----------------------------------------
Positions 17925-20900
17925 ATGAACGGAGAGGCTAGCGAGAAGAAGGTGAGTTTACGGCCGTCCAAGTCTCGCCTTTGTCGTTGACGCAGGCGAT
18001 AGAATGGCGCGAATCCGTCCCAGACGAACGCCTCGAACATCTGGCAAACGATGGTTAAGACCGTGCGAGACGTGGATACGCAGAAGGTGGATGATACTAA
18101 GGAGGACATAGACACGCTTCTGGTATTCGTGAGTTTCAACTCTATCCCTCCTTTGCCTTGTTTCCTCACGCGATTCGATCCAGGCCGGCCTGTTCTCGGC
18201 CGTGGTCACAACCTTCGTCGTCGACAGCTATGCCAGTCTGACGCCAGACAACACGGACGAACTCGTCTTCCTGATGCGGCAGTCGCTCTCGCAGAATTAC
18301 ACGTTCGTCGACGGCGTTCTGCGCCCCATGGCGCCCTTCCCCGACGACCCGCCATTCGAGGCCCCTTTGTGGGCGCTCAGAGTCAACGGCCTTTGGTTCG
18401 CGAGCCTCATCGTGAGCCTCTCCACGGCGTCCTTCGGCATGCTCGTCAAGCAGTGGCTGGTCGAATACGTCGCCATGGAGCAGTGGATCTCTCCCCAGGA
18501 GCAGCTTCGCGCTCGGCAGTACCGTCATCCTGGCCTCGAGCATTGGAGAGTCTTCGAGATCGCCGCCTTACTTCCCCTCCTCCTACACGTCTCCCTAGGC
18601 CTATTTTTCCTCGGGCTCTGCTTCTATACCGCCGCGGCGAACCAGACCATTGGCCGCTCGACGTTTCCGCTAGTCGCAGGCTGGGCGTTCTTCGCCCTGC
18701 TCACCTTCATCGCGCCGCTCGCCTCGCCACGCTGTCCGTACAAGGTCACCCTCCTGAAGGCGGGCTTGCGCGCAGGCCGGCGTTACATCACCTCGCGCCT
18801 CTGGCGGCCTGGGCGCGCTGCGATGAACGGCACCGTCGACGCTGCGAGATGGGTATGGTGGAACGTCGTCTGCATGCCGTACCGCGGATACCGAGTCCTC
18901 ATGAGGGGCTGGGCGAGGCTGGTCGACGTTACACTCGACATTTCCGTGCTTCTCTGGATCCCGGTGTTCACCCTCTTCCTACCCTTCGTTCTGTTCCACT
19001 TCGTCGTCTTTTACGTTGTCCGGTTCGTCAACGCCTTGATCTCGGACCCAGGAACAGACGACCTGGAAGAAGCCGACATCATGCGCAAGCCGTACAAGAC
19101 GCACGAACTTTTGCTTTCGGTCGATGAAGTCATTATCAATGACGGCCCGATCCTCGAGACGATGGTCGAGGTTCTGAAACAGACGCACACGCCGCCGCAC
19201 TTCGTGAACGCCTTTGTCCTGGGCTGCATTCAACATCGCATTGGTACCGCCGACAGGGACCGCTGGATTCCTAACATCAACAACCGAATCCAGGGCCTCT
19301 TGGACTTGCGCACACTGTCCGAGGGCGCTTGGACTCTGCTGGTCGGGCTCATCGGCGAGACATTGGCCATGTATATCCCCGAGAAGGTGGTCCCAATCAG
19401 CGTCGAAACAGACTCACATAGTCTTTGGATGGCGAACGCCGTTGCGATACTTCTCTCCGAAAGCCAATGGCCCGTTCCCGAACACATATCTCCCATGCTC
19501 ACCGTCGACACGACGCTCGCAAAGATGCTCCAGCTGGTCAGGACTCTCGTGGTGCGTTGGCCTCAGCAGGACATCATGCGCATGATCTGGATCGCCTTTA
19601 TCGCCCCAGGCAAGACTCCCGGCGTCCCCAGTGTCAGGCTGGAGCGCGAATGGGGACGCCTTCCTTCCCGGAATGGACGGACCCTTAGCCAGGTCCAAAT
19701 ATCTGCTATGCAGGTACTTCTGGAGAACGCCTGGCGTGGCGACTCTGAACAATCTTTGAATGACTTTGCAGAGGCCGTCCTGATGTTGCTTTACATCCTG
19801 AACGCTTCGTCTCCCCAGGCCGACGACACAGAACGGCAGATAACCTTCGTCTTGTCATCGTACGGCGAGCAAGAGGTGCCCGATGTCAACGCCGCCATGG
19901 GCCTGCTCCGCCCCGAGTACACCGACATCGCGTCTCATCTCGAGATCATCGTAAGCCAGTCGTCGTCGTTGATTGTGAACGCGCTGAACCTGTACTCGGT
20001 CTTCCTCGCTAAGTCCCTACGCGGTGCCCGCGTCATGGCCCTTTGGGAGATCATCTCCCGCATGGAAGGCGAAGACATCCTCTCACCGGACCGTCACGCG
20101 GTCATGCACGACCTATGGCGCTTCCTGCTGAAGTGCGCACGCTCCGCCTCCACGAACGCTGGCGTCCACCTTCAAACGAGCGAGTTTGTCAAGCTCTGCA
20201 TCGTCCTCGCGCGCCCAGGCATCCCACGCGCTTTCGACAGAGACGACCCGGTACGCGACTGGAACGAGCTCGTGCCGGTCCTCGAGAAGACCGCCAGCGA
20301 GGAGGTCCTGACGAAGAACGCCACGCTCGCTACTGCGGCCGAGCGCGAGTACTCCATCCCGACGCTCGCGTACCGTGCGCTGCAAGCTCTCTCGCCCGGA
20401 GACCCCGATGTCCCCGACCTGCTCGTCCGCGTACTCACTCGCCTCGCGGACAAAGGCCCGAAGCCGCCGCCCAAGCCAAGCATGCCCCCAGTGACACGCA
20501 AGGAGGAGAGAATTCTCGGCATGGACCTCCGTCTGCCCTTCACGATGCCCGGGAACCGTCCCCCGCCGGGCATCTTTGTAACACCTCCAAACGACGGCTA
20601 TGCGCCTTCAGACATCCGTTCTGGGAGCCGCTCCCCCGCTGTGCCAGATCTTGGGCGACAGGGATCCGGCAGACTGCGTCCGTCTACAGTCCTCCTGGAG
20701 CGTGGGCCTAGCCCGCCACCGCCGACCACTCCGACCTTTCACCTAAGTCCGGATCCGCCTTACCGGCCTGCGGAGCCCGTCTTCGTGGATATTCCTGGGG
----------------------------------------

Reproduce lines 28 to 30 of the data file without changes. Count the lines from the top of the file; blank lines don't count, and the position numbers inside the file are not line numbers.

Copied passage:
20501 AGGAGGAGAGAATTCTCGGCATGGACCTCCGTCTGCCCTTCACGATGCCCGGGAACCGTCCCCCGCCGGGCATCTTTGTAACACCTCCAAACGACGGCTA
20601 TGCGCCTTCAGACATCCGTTCTGGGAGCCGCTCCCCCGCTGTGCCAGATCTTGGGCGACAGGGATCCGGCAGACTGCGTCCGTCTACAGTCCTCCTGGAG
20701 CGTGGGCCTAGCCCGCCACCGCCGACCACTCCGACCTTTCACCTAAGTCCGGATCCGCCTTACCGGCCTGCGGAGCCCGTCTTCGTGGATATTCCTGGGG